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Rollick opens with “Over My Shoulder,” the album’s first single. An unconventional love song, the track bubbles with a spacey bass line before a multi-instrumental arrangement kicks in, giving a vibrancy to Bryan’s distinct, melting vocals. On “Woman…,” Two Cheers expertly blend varying elements — fuzzy reverb, slow-jam rhythms, entire seconds of sudden silence — to create an intriguing track led by bittersweet delivery. Later, “Love You To Death” creeps with a thick, pulsing arrangement as Bryan confesses with resignation, “I love you to death with all of my breath / And that’s the best I can do for someone like you.” 
Rollick‘s second single, “No Good At Talking,” is a melancholic, melody-driven track. Here, Bryan’s vocals are at their best, aching with emotion, and the indie-rock instrumentation slows and explodes at the perfect times. The second to last track on the record is “Hinterland,” a beautifully layered ballad acting as a confessional of sorts for Bryan to work through his feelings after his mother’s tragic passing earlier this year. With swollen melodies and sparkling rhythms, the song is a heavy, lush standout. Rollick ends with “Rest Of My Life”, an aptly-named conclusion to a catchy record implying much more to come. The song drips with 80s influence, opening with synth swells and bright surf-pop beats, Bryan singing abstract, poetic lines like “beauty comes, naked like a tree,” with a grungey twang not unlike The Cure’s Robert Smith. 
On Rollick, Bryan Akcasu bravely and thoughtfully channels his grief through the power of music. Collectively, Two Cheers have strength in creativity. Their production is meticulously crafted, their arrangements are colorful and innovative, the songwriting tackles tough subjects with grace, and overall, Rollick is rich with indie-pop gems that make you dance and leave you thinking — the best music combination we could ask for. - Buzz Artist’s Savannah Davanzo | Jul 13, 2017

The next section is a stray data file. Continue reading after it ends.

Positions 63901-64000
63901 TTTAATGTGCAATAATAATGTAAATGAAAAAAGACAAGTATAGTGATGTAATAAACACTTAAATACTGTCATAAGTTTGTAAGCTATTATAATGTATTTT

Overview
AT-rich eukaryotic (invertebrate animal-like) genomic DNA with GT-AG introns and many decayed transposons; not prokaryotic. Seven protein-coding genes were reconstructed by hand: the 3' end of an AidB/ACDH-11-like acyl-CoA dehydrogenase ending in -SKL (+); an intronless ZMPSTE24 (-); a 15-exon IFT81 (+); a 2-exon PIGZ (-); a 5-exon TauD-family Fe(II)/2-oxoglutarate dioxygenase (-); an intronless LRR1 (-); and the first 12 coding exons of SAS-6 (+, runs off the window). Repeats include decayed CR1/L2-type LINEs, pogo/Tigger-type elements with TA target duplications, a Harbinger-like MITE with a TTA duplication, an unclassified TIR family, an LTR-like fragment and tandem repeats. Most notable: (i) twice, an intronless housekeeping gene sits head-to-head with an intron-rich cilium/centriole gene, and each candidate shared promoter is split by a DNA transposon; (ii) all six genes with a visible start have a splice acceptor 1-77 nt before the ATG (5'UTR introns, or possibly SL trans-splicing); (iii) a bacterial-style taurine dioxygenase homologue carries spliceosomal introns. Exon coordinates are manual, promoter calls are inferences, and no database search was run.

Buzz Artist Review of Rollick

Sound & Silence Best Of 2017:

Sound & silence Review of Rollick:

Impose Magazine Premiere:…/new-music/two-cheers-rollick

Atwood Magazine “Over My Shoulder” review:

Playlistplay Liner Notes:



Two Cheers’ 2015 album, Splendor, is thirty-six minutes of hysterically blissed-out rock and roll, administered in radio-ready shots of fluorescent pop. Unanimously hailed by indie blogs upon its release, the wholly self-produced record harmonizes a taut, DIY ethos with hi-fi gloss. Unsigned & Unleashed’s Amber Bettis hears in Splendor “more of an event than an album, a good time with friends that you wish wouldn’t end,” zeroing in on the band’s penchant for “infectious choruses caressed lovingly by rollicking melodies, just the right amount of self-reflection, and a perfect pinch of nostalgia.” Chiming in at Property of Zack, Ashley Aron set aside precious barbecue/firework time over her Fourth of July weekend to anoint the album’s “reverb-drenched vocals and cascading, hazy guitars” as “the audio embodiment of summer.”


When The Gramophone Rings “Heart Trip”Review:

AMBY Getting Cozy:

Confront Magazine Reviews:

Property Of Zack Review:

Listen Here Review: 

Unsigned & Unleashed: 

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